The Atlas moth is our featured moth of the day as we celebrate National Moth Week.
Did you know? Primitive moths appeared 195 million years ago, during the Jurassic period. Since then, more than 150,000 known species of moths have evolved in diverse colors, shapes, and sizes ranging from the European pygmy sorrel moth, with a wingspan of just 0.1 inch (3 millimeters), to the Atlas moth of Southeast Asia, whose wingspan can reach up to 12 inches (30 centimeters).
Learn more moth facts!
Our celebration of National Moth Week continues with the Hornet moth! Yesterday we featured the Madagascan sunset moth, and if you’re looking for more moth facts, head over to the Museum blog.
Happy National Moth Week!
We’re celebrating all week with marvelous moth species. First up, the Madagascan Sunset moth. Head over to the Museum’s blog to learn more.
The opening of the Akeley Hall of African Mammals in 1936 marked the birth of the golden age of the diorama. Named for Carl Akeley—the naturalist, explorer, and Museum taxidermist—the hall showcases large mammals of Africa.
At the center is a freestanding group of eight elephants, poised as if to charge, surrounded by 28 vivid habitat dioramas. These provide a glimpse of the diverse topography of Africa and its wildlife, from the Serengeti Plain to the waters of the Upper Nile to the volcanic mountains of what was once the Belgian Congo.
Learn more about the Akeley Hall of African Mammals.
The Patricia Emerald is a large and superbly colored specimen. At 632 carats, the dihexagonal, or twelve-sided, crystal is considered one of the great emeralds in the world. Found in Colombia in 1920, it was named after the mine owner’s daughter.
The flaws in this emerald are normal but compromise the hard gem’s durability. This specimen is one of the very few large emeralds that have been preserved uncut. Today, Colombia is still the world’s major source of emeralds.
See other superb specimens in the Morgan Memorial Hall of Gems.
Considered the most social of cats, lions live in prides that consist of one or more males, several females, and cubs. While a male lion consumes an average of 5,500 pounds of meat a year—mostly wildebeest, zebra, and antelopes—females do most of the actual hunting.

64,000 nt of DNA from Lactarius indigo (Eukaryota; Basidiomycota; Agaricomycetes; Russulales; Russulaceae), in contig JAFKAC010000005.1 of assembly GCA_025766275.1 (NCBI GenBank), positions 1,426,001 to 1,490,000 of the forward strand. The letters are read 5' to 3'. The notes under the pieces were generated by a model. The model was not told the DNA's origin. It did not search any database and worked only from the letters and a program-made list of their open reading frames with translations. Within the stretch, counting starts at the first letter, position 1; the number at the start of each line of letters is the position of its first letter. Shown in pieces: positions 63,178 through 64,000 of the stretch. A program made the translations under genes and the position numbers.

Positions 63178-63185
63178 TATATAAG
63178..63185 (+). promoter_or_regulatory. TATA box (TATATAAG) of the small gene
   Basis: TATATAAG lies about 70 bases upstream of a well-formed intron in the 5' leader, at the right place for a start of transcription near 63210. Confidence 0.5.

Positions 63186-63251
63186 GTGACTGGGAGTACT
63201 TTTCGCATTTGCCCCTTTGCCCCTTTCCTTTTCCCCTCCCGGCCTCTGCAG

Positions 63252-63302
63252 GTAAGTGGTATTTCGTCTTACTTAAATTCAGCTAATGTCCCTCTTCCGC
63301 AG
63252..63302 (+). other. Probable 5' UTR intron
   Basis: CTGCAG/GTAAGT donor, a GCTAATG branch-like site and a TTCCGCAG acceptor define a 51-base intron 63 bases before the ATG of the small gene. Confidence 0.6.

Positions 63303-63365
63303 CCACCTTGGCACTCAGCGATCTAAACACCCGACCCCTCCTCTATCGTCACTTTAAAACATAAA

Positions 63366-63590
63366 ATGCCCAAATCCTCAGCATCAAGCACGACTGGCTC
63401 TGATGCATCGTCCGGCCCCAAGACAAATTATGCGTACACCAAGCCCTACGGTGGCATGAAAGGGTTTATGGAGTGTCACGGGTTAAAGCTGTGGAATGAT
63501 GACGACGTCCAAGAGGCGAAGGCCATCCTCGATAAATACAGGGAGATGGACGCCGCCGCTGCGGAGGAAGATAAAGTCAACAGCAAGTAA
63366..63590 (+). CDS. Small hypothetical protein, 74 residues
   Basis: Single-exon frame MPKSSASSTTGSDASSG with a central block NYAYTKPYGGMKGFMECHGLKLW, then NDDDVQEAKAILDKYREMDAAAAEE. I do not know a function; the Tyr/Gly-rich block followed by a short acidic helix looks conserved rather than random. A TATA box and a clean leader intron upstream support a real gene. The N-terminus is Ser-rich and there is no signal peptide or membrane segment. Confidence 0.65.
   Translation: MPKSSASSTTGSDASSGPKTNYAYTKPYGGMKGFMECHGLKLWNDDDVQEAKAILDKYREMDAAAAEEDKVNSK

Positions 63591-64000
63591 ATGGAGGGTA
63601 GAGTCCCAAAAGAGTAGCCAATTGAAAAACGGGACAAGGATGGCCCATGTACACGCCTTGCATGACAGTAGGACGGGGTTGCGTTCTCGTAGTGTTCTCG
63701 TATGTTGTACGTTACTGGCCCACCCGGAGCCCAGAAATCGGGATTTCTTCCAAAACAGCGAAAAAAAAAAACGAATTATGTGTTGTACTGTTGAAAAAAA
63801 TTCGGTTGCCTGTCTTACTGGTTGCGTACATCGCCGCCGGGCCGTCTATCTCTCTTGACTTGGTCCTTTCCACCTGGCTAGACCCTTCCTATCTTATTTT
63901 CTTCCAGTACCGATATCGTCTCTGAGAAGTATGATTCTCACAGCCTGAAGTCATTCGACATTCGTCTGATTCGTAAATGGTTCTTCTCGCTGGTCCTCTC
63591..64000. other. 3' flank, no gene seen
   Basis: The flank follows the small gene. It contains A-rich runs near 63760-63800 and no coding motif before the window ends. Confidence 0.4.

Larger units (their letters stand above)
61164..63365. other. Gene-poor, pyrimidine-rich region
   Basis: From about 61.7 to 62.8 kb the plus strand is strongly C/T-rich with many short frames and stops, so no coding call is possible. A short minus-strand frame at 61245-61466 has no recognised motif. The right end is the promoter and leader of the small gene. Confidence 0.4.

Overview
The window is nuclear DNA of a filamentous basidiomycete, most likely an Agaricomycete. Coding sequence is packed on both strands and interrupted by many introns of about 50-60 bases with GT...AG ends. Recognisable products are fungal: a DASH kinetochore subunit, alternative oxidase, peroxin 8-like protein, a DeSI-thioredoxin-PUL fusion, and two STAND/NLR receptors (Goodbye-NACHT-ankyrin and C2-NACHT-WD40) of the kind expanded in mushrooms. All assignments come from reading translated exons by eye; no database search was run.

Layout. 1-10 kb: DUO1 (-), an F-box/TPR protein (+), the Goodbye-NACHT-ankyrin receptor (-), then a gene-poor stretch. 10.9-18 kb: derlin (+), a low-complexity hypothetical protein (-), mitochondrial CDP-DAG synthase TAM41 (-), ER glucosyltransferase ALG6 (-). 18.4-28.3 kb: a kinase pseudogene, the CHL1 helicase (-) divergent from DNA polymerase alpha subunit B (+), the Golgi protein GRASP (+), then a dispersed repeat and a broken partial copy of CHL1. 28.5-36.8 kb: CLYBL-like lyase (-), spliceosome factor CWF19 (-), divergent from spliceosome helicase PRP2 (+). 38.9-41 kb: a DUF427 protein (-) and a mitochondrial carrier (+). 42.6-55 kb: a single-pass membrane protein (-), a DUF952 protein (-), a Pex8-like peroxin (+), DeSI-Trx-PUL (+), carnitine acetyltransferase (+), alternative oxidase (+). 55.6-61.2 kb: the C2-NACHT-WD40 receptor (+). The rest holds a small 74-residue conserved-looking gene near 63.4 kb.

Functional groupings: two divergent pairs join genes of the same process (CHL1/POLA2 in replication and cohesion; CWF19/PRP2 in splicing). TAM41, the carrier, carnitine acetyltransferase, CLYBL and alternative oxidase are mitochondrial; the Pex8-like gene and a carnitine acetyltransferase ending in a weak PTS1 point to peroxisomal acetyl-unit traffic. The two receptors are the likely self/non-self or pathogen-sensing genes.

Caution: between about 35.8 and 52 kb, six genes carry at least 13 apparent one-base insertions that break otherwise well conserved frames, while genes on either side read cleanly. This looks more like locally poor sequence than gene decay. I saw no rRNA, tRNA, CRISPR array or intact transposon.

African lions breed at 3½ years old, and the cubs are born spotted at birth. Male lions weigh about 375 pounds while females average 265 pounds. In captivity, lions have lived up to 25 years, but in the wild they usually survive only half as long.
Find this diorama in the Akeley Hall of African Mammals.
Pictured is the view from inside the Museum’s Rose Center for Earth and Space, at sunset.
Astronomers have long pondered the origins of enormous elliptical galaxies in the young Universe. An object 11 billion light-years away spotted by the Herschel mission may help unravel the mystery.
Two massive spiral galaxies merged to create a giant elliptical galaxy, which were previously believed to form through the absorption of dwarf galaxies over time.
Learn more about this finding in a Science Bulletin video.
This image from Giuseppe Poli’s Testacea utriusque Siciliae…(1791-1827) depicts the internal and external structures of a Mediterranean scallop (Pecten jacobaeus), with a degree of detail that had not previously been seen in a published work.
This illustration is on view now at the Museum in the exhibition, Natural Histories: 400 Years of Scientific Illustration from the Museum’s Library.
Spending the weekend in the great outdoors? Here are some tips for identifying poison ivy:
POISON IVY (Toxicodendron radicans)
Anyone that thinks they might have touched poison ivy should wash thoroughly with soap and water. Any clothes that have been in direct contact with poison ivy should be carefully removed and laundered. The unpleasant itching of poison ivy can be relieved by applying calamine lotion or a paste made of baking soda.
Learn more about poison ivy.